Three Senate Republicans, badly misreading the November Hispanic voting tea leaves, have in misguided desperation reincarnated the DREAM Act. The new not-so-cleaver name is ACHIEVE and was introduced last month by two retiring senators, Texas’ Kay Bailey Hutchinson and Arizona’s John Kyl and the suddenly omnipresent Florida Senator Marco Rubio. No immigration conversation is complete without Rubio weighing in with his usually flawed opinion. [GOP Working on DREAM Act Alternative, Called ACHIEVE Act, by Katrina Trinko, National Review, November 15, 2012]
Brief review: Romney’s defeat did not come because of the Hispanic vote. A New York Times blog detailed how Romney would have lost several key swing states like Ohio and Florida even if he had received anywhere from 75 to 100 percent of the Hispanic vote. The blog, read it here, concluded that:
" …for any Republicans crafting a strategy that focuses solely on Hispanic voters and immigration policy in order to win back the White House in 2016, they may want to re-examine this year’s exit poll results."
Nevertheless, with considerable pomp and circumstance, Republicans introduced Achieve even though it will not get any traction in the Senate where the hard core Democrats led by majority leader Harry Reid insist on eventual citizenship, a feature not included in the Hutchinson-Kyl-Rubio legislation.
Although it doesn’t offer citizenship to alien students, the rest of ACHIEVE is the same old DREAM Act amnesty cloaked in sheep’s clothing. That should come as no surprise since Kyl voted for the original 2003 DREAM Act and Hutchinson voted for the 2007 version.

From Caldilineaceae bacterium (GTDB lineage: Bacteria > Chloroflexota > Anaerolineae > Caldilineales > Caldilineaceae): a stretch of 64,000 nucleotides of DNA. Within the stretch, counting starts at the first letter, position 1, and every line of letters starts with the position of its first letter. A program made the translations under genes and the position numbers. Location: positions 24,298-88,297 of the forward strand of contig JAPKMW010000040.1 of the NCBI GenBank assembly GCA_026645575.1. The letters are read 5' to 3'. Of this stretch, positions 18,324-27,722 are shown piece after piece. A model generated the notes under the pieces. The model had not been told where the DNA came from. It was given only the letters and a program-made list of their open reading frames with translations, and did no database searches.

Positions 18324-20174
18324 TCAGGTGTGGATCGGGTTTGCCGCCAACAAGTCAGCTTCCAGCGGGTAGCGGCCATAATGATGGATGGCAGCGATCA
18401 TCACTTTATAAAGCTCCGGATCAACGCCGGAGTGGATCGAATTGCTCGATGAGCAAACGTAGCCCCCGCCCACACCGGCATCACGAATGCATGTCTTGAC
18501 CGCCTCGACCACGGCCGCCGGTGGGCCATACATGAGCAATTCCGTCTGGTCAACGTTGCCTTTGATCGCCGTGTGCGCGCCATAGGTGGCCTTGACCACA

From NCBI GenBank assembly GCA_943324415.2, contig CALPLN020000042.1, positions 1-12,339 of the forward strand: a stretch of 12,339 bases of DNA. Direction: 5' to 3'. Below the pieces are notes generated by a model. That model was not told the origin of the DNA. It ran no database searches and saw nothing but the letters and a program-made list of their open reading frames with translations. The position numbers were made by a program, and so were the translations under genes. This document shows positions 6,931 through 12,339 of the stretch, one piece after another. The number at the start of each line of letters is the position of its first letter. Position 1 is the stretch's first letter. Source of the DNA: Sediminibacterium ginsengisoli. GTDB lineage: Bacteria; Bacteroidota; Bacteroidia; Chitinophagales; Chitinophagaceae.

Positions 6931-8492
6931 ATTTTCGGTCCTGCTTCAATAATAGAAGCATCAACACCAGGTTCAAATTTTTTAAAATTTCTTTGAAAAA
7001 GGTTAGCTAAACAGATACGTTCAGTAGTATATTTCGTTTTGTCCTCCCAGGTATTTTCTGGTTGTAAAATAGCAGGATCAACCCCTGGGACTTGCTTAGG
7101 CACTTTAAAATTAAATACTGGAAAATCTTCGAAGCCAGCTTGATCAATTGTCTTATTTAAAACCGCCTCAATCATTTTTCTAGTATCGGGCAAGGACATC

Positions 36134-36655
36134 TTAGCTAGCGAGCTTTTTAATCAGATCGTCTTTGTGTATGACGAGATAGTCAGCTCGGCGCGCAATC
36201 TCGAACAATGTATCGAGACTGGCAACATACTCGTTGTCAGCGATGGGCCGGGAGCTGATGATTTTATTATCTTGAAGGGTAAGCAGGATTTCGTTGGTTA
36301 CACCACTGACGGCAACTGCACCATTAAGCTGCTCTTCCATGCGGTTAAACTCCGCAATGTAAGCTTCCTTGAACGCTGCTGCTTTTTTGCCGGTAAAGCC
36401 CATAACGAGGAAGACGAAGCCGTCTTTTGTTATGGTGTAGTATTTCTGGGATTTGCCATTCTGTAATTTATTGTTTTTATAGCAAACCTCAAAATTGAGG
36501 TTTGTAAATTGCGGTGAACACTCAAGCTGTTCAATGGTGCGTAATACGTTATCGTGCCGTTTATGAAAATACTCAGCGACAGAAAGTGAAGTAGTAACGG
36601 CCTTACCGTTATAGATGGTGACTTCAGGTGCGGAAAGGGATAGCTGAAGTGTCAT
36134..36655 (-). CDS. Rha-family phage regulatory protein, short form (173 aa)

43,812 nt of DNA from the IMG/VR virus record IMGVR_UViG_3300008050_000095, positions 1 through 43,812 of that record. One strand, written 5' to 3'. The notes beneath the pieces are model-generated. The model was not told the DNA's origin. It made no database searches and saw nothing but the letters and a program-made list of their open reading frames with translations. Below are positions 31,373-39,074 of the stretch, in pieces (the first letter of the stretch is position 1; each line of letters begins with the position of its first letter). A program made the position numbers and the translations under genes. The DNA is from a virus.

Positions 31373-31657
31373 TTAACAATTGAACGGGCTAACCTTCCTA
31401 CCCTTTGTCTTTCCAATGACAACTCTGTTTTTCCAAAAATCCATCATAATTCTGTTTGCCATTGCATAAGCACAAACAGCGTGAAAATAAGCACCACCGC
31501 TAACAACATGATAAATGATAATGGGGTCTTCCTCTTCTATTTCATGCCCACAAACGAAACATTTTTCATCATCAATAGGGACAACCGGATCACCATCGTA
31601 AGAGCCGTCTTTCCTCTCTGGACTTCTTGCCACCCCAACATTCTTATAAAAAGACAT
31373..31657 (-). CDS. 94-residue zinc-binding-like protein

ACHIEVE would create yet another non-immigrant visa, the W-1, that would be valid for up to 6 years. During that period, students must earn a degree (bachelor’s, associate’s, vocational or advance or perform 4 years of military service. Assuming one of those plateaus are reached, the student moves up to W-2 status and qualifies for four more years of work or study at which point they would receive a W-3 permanent resident visa. From the point that the W-1 is issued, the holders would be fully authorized to work—more competition for 23 million underemployed/unemployed Americans.
ACHIEVE would benefit a small handful of aliens at the expense of native-born and unemployed Americans. At the same time, ACHIEVE incentivizes more illegal immigration.
In his press conference Senator Kyl, whose immigration position has varied widely during his 25 years in Congress, acknowledged that ACHIEVE has no chance. If ACHIEVE is doomed and also not likely, as the Times noted, to impress Hispanic voters, why bother?
I can’t answer. But, as I predicted in my July 7, 2011 CAPS blog, the DREAM Act will need major citizen activism to kill it off. Read my blog here.
Remind your representatives how unpopular the DREAM/ACHIEVE Acts are by FAXing through the CAPS Legislative Alert here.